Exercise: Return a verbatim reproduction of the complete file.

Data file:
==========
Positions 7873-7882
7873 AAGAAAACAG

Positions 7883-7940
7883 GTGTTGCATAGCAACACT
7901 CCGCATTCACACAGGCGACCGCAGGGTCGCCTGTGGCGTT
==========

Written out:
Positions 7873-7882
7873 AAGAAAACAG

Positions 7883-7940
7883 GTGTTGCATAGCAACACT
7901 CCGCATTCACACAGGCGACCGCAGGGTCGCCTGTGGCGTT